Prevent Wounds From Scarring

Prevent Wounds From Scarring

Last update: 21 April, 2015

Very few of us make it through life without some scars. They are part of being alive! But do we really need to scar so badly, so often? Some scars can be preventable with correct wound care, leaving our natural skin tone, texture and general healthy appearance intact.

Scars are natures way of healing a wound. It is therefore impossible to completely avoid scarring. Some people scar more easily than others because their skin reacts differently to an injury. Scars also vary depending on the type of wound. Wounds that are wide and deep are more likely to cause bigger scars.

There are some occasions when you need to get medical attention for a wound. If the wound is very deep or covers a large area then you need to see a doctor. You may require surgical stitches to help hold the wound together as it heals. You may also have severed important structures like tendons and ligaments, and this needs to be investigated.

Scars are often much worse when a wound has become infected. This involves the surrounding tissue and so it is not surprising that the wound takes up a greater surface area. Here are some top tips that you can follow to minimise scarring.

Advice to prevent scarring

  • The prevention of infection is vital and so wound cleanliness is essential. Bleeding will naturally clean the wound so just rest a clean cloth over the wound until it has finished bleeding. Then wash your hands before you go anywhere near the wound – you could transfer germs to the site. Clean the wound carefully and gently with a mild disinfectant or simply with some soap and water. It is not necessary to use alcohol or strong disinfectant on a wound.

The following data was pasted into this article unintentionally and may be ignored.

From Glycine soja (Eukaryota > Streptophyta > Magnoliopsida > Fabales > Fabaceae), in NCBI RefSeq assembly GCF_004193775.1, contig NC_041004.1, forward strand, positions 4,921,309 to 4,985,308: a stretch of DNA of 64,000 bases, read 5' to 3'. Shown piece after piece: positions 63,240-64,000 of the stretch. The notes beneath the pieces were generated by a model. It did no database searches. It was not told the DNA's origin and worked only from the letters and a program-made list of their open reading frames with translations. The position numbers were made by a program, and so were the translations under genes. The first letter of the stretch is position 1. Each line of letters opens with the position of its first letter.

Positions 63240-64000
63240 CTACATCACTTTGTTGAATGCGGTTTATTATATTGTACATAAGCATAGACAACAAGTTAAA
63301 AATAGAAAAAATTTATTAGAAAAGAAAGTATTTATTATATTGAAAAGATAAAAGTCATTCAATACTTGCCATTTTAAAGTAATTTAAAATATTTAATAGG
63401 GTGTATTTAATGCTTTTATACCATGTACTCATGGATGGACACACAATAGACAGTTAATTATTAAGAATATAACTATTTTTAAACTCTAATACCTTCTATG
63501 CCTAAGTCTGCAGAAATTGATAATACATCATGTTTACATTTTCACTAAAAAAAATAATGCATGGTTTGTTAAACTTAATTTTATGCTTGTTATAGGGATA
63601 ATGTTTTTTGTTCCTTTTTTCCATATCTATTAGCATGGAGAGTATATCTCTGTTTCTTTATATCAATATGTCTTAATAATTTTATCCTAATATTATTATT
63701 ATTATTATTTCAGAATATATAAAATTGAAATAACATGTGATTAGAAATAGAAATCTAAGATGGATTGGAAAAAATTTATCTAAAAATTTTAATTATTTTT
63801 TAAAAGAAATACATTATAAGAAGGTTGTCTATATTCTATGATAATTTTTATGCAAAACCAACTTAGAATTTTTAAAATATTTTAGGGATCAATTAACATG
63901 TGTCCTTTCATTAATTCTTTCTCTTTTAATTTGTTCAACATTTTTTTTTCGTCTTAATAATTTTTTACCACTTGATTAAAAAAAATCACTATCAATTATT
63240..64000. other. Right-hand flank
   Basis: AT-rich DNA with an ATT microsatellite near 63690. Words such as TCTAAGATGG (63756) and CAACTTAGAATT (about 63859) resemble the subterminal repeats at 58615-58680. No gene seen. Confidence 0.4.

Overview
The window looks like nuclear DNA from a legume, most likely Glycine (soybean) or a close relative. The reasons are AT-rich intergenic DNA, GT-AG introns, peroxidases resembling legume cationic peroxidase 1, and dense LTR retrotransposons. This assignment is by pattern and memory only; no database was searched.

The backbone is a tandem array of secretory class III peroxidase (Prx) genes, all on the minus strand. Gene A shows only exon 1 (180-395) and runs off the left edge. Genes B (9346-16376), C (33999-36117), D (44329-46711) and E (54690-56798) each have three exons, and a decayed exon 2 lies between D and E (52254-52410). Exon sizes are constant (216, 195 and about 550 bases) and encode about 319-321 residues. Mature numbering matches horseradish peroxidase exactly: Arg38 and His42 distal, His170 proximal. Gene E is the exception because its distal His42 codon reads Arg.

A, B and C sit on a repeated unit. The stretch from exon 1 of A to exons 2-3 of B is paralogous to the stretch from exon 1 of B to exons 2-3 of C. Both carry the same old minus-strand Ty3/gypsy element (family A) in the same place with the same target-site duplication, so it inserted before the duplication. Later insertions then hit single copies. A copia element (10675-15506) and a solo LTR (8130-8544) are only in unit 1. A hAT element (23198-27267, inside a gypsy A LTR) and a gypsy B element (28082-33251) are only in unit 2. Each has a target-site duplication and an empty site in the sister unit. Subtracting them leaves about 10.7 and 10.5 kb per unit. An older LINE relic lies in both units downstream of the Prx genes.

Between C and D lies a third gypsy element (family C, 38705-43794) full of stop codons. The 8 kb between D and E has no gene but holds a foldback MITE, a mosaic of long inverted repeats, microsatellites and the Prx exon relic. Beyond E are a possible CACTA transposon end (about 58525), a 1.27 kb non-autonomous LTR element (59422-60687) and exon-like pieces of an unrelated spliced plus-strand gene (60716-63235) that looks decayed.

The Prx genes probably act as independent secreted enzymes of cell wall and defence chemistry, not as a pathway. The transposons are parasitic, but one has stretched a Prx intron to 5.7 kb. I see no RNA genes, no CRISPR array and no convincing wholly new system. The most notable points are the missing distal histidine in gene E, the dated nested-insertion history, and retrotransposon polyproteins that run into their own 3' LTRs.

• Dry the wound with a dry bandage, gently tapping it.  It is best to not use cotton wool because it leaves fibres in the wound which can interfere with healing.
  • Try to protect the new wound from bright sunlight while it is healing.  To do this you could cover the wound with a bandage but do not wrap too tightly. It is important to protect the wound from infections as it is healing so it needs to be shielded from the environment. Change dressings every day.  If you notice that your bandage is wet you should change it more often.
  • Wounds heal better when the circulation is good. To encourage this you could gently massage the area in a circular motion. The blood will bring all the substances needed to repair and fight infection to the wounded area. This will accelerate the healing process.
  • Scabs are nature’s way of healing so do not pick at a scab. Repeated picking makes an even bigger scar.
  • Rose hip oil is very useful for the healing process. It should be applied to the wound every day for as long as it takes for it to heal over.
  • Pharmacies stock a range of healing creams which can help. Pharmacists can also offer you some great advice on wound care, so ask them any questions you might have.
  • Diet can play an essential part in proper wound healing. If your diet is unbalanced you will lack the necessary nutrients for the healing process.

Wound onion

The recommendations here are only for minor cuts and abrasions. If you have a deep or serious wound, or if the bleeding does not stop for several minutes, go immediately to your local Accident and Emergency Department.

Some wounds are so small and shallow that they may not leave any scar at all – it all depends on your skin type. Some of us have skin that heals more quickly and others have skin that takes a while to heal.

The above advice will help to prevent infections in your wound and these are a major cause of scarring. If you think that your wound is infected you should see your doctor because you may need antibiotics. If you have any questions, consult a medical professional.

If you have already got a scar that is bothering you then you should see your doctor because there are plenty of medical remedies.